In this article, we will learn how to plant, grow, and how to harvest cilantro for all your needs. But most importantly..How to harvest cilantro without killing the plant!

Cilantro (Coriandrum Sativum) belongs to the Apiaceous-parsley family of herbs but is different than parsley. It is an annual herbaceous type of plant and is one of the most popular but short-lived herbs that stems from the coriander seed. 

Its growing popularity and mouth-watering aroma, along with the citrusy, spicy, and herby flavor that comes from the coriander seeds, makes it an amazing addition to all sorts of cuisines. This diversity also makes it a staple in different cultures. For example, South-Asian and Mexican cuisine use cilantro to garnish or sprinkle the freshness on their food, e.g., salsas. 

Generally, the best weather to grow cilantro is during the spring and autumn. The summer days and short cool nights help in seed formation, which makes the flowers bloom. The best time to sow the cilantro seeds is two to three weeks after the frosty nights.

With all this information in mind, let us see how we can harvest cilantro and the best time to do so.

The Right Time to Harvest Cilantro

How to Harvest Cilantro

Cilantro is a cool-weather plant that grows perfectly between the optimum temperature of 50 to 85 degrees Fahrenheit. The warmer the weather gets, the quicker it will sprout. However, the taste will be bitter if it grows too quickly in a hot climate.

The best time to plant cilantro in a cool-climate area is to wait till the last frost date, and this will give enough coolness and warmth to the seeds to grow. The best warm weather is to wait until late summer. The round-ribbed coriander seeds are ready for harvesting almost after 100 days of sowing; thus, keep this in mind before planting.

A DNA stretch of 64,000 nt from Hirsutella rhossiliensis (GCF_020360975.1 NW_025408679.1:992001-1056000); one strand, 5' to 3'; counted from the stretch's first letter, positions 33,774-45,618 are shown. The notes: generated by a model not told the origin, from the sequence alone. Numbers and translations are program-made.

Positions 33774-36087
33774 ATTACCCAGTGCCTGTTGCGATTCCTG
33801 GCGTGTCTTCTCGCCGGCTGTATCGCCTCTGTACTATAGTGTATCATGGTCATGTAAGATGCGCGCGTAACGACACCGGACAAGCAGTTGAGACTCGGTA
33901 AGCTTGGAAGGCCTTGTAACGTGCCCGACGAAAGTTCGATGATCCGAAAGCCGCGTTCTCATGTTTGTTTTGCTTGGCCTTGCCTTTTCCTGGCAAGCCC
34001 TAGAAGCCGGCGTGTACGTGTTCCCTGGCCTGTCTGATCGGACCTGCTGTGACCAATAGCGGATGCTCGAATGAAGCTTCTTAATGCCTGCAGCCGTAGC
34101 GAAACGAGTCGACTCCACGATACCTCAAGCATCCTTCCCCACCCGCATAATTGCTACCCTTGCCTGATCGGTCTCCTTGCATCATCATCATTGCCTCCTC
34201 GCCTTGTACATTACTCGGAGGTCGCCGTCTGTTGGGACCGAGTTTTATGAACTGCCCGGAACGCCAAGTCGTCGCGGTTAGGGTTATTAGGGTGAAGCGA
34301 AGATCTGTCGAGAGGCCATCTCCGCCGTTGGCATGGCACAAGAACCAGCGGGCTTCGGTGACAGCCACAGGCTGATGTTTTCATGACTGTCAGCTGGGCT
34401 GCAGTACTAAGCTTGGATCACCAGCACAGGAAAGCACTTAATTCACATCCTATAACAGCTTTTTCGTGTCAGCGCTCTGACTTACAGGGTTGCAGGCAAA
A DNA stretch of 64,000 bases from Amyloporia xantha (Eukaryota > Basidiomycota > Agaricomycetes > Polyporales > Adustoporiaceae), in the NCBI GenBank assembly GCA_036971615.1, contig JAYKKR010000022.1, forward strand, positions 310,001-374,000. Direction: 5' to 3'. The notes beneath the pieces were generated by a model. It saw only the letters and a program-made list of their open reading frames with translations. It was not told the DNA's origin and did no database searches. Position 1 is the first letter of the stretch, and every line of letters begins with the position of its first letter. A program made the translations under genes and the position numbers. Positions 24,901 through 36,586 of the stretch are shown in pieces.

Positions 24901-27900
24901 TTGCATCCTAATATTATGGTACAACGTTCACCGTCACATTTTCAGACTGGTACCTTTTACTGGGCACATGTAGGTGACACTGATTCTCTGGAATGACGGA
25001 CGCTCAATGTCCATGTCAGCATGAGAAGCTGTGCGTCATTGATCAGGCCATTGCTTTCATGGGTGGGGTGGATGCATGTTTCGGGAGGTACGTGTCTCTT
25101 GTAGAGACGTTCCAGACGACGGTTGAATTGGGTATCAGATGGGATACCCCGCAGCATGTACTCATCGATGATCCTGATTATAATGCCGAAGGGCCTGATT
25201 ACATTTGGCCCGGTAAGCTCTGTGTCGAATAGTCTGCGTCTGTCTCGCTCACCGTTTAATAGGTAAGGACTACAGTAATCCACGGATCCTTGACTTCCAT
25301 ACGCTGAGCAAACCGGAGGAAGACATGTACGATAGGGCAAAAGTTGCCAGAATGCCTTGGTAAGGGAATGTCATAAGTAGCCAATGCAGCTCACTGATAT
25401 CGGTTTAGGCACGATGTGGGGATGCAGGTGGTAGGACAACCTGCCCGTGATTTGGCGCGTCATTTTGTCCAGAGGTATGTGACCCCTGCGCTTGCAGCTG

How to Plant Cilantro?

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As soon as you understand the weather conditions, planting cilantro is the easiest thing to do. Firstly, you must choose and prepare the soil bed. Cilantro is a sun-loving plant, so it requires 6 hours of full sun. For the soil, choose a highly organic and well-draining soil. So, the bed must have advanced age compost and a pH level of 6.0 to 6.7.

Secondly, plant the cilantro seeds by keeping them a few inches apart in damp soil. Ensure that the soil is moist enough to create moisture that germinates the seeds. Once the process starts, they require more water until they are mature. At this stage, you can water it weekly.

Lastly, keep thinning the seedlings; it is essential to separate them for a fuller sprout. Moreover, keep a good sowing depth; it is recommended to seed ¼ to ½ inches deep.

Another way to plant the cilantro is in a 12-inch-deep container to grow it indoors during harsh winters and summers. 

How to Look After Cilantro?

The few basic levels of maintenance include:

  • Water: You don’t have to worry about routinely watering the cilantro; the plant only needs to stay moist and damp. Make sure that the plant doesn’t droop; if you see droopiness, lightly moisten the soil. It is also recommended to use organic mulch for water retention. 
  • Clear Weeds: The best way to stay clear of weed nutrients is simply by adding mulch; this will deter weed growth.
  • Prune: If you sprout cilantro in warm weather, then there are chances that the plant will turn into flowers, making the leaves bitter. So, do check for small flowers and pinch them off before they bolt.
  • Companion Planting: Grow the cilantro with other herbal plants, like dill, anise, chive, tomatoes, and many more. This will increase the growth rate and attract helpful insects.